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DIVISION OF WATERS OF BIG HORN RIVER, MONT.

AND WYO.

FEBRUARY 13, 1932.-Committed to the Committee of the Whole House and

ordered to be printed

Mr. LEAVITT, from the Committee on Irrigation and Reclamation,

submitted the following

REPORT

(To accompany H. R. 7914)

The Committee on Irrigation and Reclamation, to whom was referred the bill (H. R. 7914) granting the consent of Congress to the States of Montana and Wyoming to negotiate and enter into a compact or agreement for division of the waters of the Big Horn River, having considered the same, report thereon with a recommendation that it do pass with the following amendments:

Page 1, line 7, strike out “Big Horn” and insert in lieu “Yellowstone".

Page 1, line 8, strike out “two" and insert in lieu “one”.
Page 1, line 9, strike out "persons" and insert_in lieu "person".

Page 2, lines 1 and 2, strike out "one from the Department of the Interior and one from the War Department".

Amend the title so as to read:

Granting the consent of Congress to the States of Montana and Wyoming to negotiate and enter into a compact or agreement for division of the waters of the Yellowstone River.

The Yellowstone River and a number of its tributaries arise in the State of Wyoming and flow through Montana. Various proposals have been advanced for the use and disposition of these waters and it is essential that an agreement be reached between the States with regard to these matters. One of these proposals has to do with the Big Horn River and this bill was first introduced to meet that particular situation. It developed, however, that it would be best to make one compact between the States covering all of the waters of the Yellowstone River and its tributaries. The bill has been amended accordingly. This amendment is acceptable to the Secretary of the Interior and its has been suggested from both Wyoming and Montana.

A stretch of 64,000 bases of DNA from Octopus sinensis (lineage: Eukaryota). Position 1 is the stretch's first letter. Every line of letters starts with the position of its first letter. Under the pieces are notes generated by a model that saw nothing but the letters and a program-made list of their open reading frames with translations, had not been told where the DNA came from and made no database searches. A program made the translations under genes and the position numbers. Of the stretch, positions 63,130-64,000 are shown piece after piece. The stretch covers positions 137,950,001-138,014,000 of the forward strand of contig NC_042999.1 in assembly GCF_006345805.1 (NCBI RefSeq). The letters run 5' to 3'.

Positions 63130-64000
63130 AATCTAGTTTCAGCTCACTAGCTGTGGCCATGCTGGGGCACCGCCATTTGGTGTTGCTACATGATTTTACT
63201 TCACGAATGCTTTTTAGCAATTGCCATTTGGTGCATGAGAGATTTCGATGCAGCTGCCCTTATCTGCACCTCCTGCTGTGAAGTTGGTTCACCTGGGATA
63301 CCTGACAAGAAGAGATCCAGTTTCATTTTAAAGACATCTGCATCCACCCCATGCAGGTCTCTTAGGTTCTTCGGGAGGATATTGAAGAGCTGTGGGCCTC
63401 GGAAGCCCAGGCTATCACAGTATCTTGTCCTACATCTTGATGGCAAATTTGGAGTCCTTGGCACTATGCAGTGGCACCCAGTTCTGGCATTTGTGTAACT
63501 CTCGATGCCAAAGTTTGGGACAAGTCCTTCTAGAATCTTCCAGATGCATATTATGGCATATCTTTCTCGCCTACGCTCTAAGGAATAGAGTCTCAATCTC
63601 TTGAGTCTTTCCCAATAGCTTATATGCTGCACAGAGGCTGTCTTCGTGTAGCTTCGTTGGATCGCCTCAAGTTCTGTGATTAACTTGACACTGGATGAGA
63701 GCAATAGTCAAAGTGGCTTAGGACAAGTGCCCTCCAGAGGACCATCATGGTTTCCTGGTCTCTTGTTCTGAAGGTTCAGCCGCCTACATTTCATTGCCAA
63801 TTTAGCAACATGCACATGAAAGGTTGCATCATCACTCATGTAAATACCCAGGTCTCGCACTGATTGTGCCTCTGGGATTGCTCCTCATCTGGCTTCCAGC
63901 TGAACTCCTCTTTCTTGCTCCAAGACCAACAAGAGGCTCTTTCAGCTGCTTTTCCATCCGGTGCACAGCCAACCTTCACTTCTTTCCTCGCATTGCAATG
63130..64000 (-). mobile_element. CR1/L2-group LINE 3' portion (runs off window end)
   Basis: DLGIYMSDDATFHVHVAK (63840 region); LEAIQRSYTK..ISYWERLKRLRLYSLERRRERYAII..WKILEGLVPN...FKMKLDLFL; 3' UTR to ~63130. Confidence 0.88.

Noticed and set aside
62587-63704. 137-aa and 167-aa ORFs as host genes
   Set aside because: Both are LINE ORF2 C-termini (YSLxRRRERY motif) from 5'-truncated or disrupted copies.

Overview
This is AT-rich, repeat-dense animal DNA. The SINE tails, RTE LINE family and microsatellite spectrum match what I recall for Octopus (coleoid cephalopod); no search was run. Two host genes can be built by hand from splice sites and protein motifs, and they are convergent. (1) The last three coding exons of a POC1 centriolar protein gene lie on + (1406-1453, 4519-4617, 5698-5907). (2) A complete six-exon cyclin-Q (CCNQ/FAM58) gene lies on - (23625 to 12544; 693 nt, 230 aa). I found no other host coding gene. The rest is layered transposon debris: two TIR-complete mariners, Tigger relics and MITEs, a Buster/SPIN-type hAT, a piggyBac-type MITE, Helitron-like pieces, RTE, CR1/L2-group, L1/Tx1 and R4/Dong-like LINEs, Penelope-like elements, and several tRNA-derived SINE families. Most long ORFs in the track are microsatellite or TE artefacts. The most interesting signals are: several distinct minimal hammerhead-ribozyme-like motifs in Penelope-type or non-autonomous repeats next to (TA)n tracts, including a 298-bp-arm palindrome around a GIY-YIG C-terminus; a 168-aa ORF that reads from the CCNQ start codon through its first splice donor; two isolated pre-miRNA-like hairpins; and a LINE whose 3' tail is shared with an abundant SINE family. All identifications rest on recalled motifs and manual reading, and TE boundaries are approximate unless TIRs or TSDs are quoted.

The favorable reports of the Secretary of the Interior, both upon the bill and the amendments, are as follows:

DEPARTMENT OF THE INTERIOR,

Washington, February 2, 1932. Hon. ROBERT S. HALL, Chairman Committee on Irrigation and Reclamation,

House of Representatives. My Dear Mr. CHAIRMAN: In compliance with your request of January 21 for a report on H. R. 7914, which is a bill granting the consent of Congress to the States of Montana and Wyoming to negotiate and enter into a compact or agreement for division of the waters of the Big Horn River, I transmit herewith a memorandum on the subject that has been submitted by the Commissioner of Reclamation. After a review of the proposed measure, I agree with the commissioner. Very truly yours,

Ray LYMAN Wilbur, Secretary.

DEPARTMENT OF THE INTERIOR,

BUREAU OF RECLAMATION,

Washington, January 27, 1932. Memorandum for the Secretary. Attached letter of January 21 from Hon. Robt. S. Hall

, chairman Committee on Irrigation and Reclamation, House of Representatives, requests report upon H. R. 7914, a bill granting the consent of Congress to the States of Montana and Wyoming to negotiate and enter into a compact or agreement for division of the waters of the Big Horn River.

It seems desirable that the apportionment of the waters of interstate streams be made by means of compacts rather than by litigation, which usually involves great expense and delay, sometimes with results unsatisfactory to all parties. The legislation therefore seems desirable. It is suggested, however, that possibly one representative of the United States, to be appointed by the President, would be sufficient, and preferable to the plan outlined in the bill. Such representative could represent the Department of the Interior, the War Department and any other branch of the Federal Government. The advisability of amending the bill in this respect is suggested for consideration.

The bill does not authorize an appropriation to cover the compensation and expense of the representative of the Federal Government. In the absence of some provision in this respect it would probably be necessary for the President to designate some officer or employee of the Government whose traveling expenses could be taken care of by appropriations from the department to which attached.

Subject to the comments made, favorable consideration of the bill is recommended.

Elwood MEAD, Commissioner.

DEPARTMENT OF THE INTERIOR,

Washington, February 8, 1932. Hon. Scott LEAVITT,

House of Representatives. MY DEAR MR. LEAVITT: This is in reply to your letter of February 4 addressed to the Commissioner of Reclamation regarding your bill H. R. 7914.

It is understood that an amendment is proposed enlarging the scope of the bill so as to include the Yellowstone River and its tributaries. The proposed amendment seems desirable and such action is agreeable to the department. Very truly yours,

RAY LYMAN WILBUR. O

IMPROVE FACILITIES OF FEDERAL RESERVE SYSTEM

FEBRUARY 13, 1932.-Committed to the Committee of the Whole House and

ordered to be printed